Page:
Africa’s connectivity gap: Can a map tell the story?

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In 2000, the whole of Africa had less international internet bandwidth than Luxembourg (a country the size of the state of Rhode Island). Two decades later, despite some progress, much of Africa is still unconnected and large populations cannot fully realize the benefits of connectivity. 

A new report calling for urgent action to close the internet access gap suggests that around $ 100 billion would be needed to achieve universal access to broadband connectivity in Africa by 2030. This is a formidable challenge, as about a third of the population remains out of reach of mobile broadband signal in Sub-Saharan Africa. The report estimates that nearly 250,000 new 4G base stations and at least 250,000 kilometers of new fiber across the region would be required to achieve the goal. Furthermore, innovative approaches are also needed, the report notes, to connect the unconnected in remote, rural areas currently out of reach of traditional cellular mobile networks. The aerospace manufacturer SpaceX is betting on satellite internet and has just announced its intention to offer the Starlink satellite broadband service starting in 2020 – with eventual plans to expand to Africa, while other players are testing drones and balloons to expand access.

And there is heightened interest in mapping Africa’s digital infrastructure for the simple reason that maps tell compelling stories. To reach universal access, it is critical to assess the specific connectivity gaps and monitor the progress of digital infrastructure on the continent. Visually representing locations in Africa that are on the terrestrial “backbone” network of fiber optic internet cables is a vital step towards understanding the connectivity landscape. By overlaying open population data from the EU Joint Research Center with fiber optic network data from the Network Startup Resource Center, we can begin to conceptualize the needs and progress of universal access (see map). We can also estimate that approximately 45% of Africa’s population is further than 10 km from fiber network infrastructure, which is a higher percentage than on any other continent.

 

Visualization of fiber infrastructure in Africa and population density, showing unserved regions.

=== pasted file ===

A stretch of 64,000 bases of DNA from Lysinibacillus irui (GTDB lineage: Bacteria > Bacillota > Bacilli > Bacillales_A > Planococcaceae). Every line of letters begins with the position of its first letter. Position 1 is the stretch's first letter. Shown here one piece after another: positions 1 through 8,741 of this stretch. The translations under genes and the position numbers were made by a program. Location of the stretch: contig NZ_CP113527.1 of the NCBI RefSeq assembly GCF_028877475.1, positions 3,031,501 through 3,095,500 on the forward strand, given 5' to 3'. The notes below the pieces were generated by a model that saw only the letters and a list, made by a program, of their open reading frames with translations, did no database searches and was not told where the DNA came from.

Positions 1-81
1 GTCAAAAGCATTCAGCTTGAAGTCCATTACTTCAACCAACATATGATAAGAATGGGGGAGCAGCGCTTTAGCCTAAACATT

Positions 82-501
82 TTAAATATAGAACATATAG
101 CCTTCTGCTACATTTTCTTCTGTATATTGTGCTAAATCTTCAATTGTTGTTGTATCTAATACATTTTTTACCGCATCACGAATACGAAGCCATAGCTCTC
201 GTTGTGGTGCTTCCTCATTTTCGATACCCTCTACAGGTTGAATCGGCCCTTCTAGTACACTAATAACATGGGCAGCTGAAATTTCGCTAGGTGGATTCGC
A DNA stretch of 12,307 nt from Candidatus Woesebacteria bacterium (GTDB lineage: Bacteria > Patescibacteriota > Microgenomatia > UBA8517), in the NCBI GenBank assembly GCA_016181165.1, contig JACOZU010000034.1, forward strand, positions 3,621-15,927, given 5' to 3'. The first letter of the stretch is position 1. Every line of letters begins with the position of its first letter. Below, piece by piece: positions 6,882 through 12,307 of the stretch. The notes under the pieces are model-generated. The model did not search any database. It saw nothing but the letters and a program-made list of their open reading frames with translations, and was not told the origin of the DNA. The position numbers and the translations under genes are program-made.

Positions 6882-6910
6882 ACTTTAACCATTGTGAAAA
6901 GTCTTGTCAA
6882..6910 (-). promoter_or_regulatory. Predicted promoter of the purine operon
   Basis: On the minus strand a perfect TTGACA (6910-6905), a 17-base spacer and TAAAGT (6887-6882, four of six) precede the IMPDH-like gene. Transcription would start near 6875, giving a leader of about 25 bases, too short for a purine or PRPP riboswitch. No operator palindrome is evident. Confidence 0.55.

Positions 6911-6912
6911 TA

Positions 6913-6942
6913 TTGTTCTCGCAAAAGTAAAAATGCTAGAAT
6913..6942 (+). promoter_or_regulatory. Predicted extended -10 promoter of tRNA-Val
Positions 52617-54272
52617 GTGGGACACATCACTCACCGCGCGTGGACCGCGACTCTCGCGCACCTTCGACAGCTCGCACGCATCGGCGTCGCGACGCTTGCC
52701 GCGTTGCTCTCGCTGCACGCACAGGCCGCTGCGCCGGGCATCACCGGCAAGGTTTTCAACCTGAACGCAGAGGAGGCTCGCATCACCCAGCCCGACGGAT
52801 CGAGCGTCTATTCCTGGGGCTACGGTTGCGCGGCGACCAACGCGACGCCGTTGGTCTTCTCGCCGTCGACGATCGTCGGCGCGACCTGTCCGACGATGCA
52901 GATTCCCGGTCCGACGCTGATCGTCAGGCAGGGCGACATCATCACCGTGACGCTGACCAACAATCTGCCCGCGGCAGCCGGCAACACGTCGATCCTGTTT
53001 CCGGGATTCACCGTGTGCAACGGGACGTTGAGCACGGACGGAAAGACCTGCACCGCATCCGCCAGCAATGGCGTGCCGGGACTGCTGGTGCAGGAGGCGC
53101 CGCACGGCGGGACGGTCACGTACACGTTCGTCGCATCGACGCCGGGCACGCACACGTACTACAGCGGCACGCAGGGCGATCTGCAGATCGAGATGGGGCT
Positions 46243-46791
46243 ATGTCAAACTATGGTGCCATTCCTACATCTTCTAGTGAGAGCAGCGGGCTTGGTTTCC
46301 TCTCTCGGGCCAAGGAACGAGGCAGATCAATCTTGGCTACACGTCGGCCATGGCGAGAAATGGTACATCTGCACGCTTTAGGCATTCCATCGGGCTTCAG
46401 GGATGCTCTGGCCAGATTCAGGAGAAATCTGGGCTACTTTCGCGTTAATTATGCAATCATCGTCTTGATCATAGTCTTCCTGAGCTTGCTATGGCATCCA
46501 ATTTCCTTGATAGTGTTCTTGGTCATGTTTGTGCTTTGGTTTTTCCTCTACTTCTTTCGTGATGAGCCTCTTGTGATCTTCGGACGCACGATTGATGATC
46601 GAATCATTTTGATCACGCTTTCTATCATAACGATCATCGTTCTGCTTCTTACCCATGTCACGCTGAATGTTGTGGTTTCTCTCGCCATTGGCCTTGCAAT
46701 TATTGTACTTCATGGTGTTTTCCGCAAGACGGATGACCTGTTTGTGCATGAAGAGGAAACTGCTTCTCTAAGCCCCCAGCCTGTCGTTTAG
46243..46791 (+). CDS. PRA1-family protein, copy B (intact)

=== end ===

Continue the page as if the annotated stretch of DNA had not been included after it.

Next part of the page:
Visualization of fiber infrastructure in Africa and population density, showing unserved regions. Total population is estimated for each 10,000 km2 hexagon; those with populations below 100,000 are excluded. Source: Network Startup Resource Center, TeleGeography, and European Commission.

Though this visual representation does not necessarily communicate the exact status of connectivity, or present real-time data on cable status, it’s a very useful start. Furthermore, proximity to digital infrastructure is not a guaranteed indicator of internet quality, speed, or even take-up. There are of course many other barriers to access, such as affordability (both of service and handsets), the policy, regulatory and fiscal environment, the status of digital skills, gender, age, education etc. But lack of coverage of broadband signal is a binding constraint, and therefore our main focus.

Most internet adoption in Africa is driven by mobile connections, and the range of 3G/4G technology is location-dependent. But if those cell towers are not served by fiber (and rely instead on microwave or satellite), then the signal speed and capacity is typically lower, likely restricted to 2.5G and not true broadband. The map includes both terrestrial and undersea cables that are live and under construction and would require further work to indicate which of these cables are operational.

The data opens several interesting questions to be explored. For example, we can see the populations that are in most need of connectivity infrastructure and where investments should be made. But investors are more likely to be attracted by population hotspots rather than white-spots, which means that new investment tends to duplicate existing investment rather than to fill gaps. Hence a need for public intervention, for instance through universal access funds. But data interventions may be required too. Reliable information and up-to-date maps of digital infrastructure are hard to find and are generally not machine-readable. Digital infrastructure maps should be regarded as part of the public domain so that users and investors in other sectors of the economy can draw upon them. That would mean moving towards regionally-integrated digital infrastructure maps with access to real-time data on operations and maintenance being the goals. Better mapping will lead to better planning and more efficient investment.

As a next step, our small team (a collaboration between digital development colleagues working on the Digital Economy for Africa Initiative and spatial data specialists) is overlaying various other datasets, such as nightlight data from remote-sensing satellites, and applying machine learning techniques to gain an even more granular understanding of the connectivity needs. We are also exploring the data at a national level to visually represent a more detailed analysis of the needs and connectivity gaps for specific countries. An obvious step is to overlay fiber and cell tower maps to predict which cellular base stations are already fiberized. This analysis will hopefully benefit private sector operators, governments and development partners as they seek to work together to bring more of the African continent online.

Authors

Roku Fukui

Consultant, Transport & ICT Global Practice

Tim Kelly

Lead ICT Policy Specialist

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